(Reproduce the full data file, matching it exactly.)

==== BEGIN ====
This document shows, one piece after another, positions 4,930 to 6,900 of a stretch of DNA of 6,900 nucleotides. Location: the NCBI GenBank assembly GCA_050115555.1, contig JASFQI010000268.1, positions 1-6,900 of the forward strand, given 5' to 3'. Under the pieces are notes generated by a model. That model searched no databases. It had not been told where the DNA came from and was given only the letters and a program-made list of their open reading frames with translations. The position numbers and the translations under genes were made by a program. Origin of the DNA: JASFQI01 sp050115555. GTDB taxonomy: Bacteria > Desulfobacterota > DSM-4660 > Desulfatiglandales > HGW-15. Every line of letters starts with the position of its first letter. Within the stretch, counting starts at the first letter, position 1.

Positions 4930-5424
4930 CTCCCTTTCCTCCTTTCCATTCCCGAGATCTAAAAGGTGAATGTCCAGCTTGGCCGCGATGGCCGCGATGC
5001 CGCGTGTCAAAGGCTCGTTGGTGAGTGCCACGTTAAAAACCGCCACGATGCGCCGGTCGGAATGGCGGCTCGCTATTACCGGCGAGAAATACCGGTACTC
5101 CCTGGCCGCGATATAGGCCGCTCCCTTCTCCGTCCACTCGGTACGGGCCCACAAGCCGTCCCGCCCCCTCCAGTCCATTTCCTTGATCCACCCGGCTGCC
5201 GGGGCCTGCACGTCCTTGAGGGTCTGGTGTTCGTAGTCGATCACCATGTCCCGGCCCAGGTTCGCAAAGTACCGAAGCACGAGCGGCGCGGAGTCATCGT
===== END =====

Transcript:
This document shows, one piece after another, positions 4,930 to 6,900 of a stretch of DNA of 6,900 nucleotides. Location: the NCBI GenBank assembly GCA_050115555.1, contig JASFQI010000268.1, positions 1-6,900 of the forward strand, given 5' to 3'. Under the pieces are notes generated by a model. That model searched no databases. It had not been told where the DNA came from and was given only the letters and a program-made list of their open reading frames with translations. The position numbers and the translations under genes were made by a program. Origin of the DNA: JASFQI01 sp050115555. GTDB taxonomy: Bacteria > Desulfobacterota > DSM-4660 > Desulfatiglandales > HGW-15. Every line of letters starts with the position of its first letter. Within the stretch, counting starts at the first letter, position 1.

Positions 4930-5424
4930 CTCCCTTTCCTCCTTTCCATTCCCGAGATCTAAAAGGTGAATGTCCAGCTTGGCCGCGATGGCCGCGATGC
5001 CGCGTGTCAAAGGCTCGTTGGTGAGTGCCACGTTAAAAACCGCCACGATGCGCCGGTCGGAATGGCGGCTCGCTATTACCGGCGAGAAATACCGGTACTC
5101 CCTGGCCGCGATATAGGCCGCTCCCTTCTCCGTCCACTCGGTACGGGCCCACAAGCCGTCCCGCCCCCTCCAGTCCATTTCCTTGATCCACCCGGCTGCC
5201 GGGGCCTGCACGTCCTTGAGGGTCTGGTGTTCGTAGTCGATCACCATGTCCCGGCCCAGGTTCGCAAAGTACCGAAGCACGAGCGGCGCGGAGTCATCGT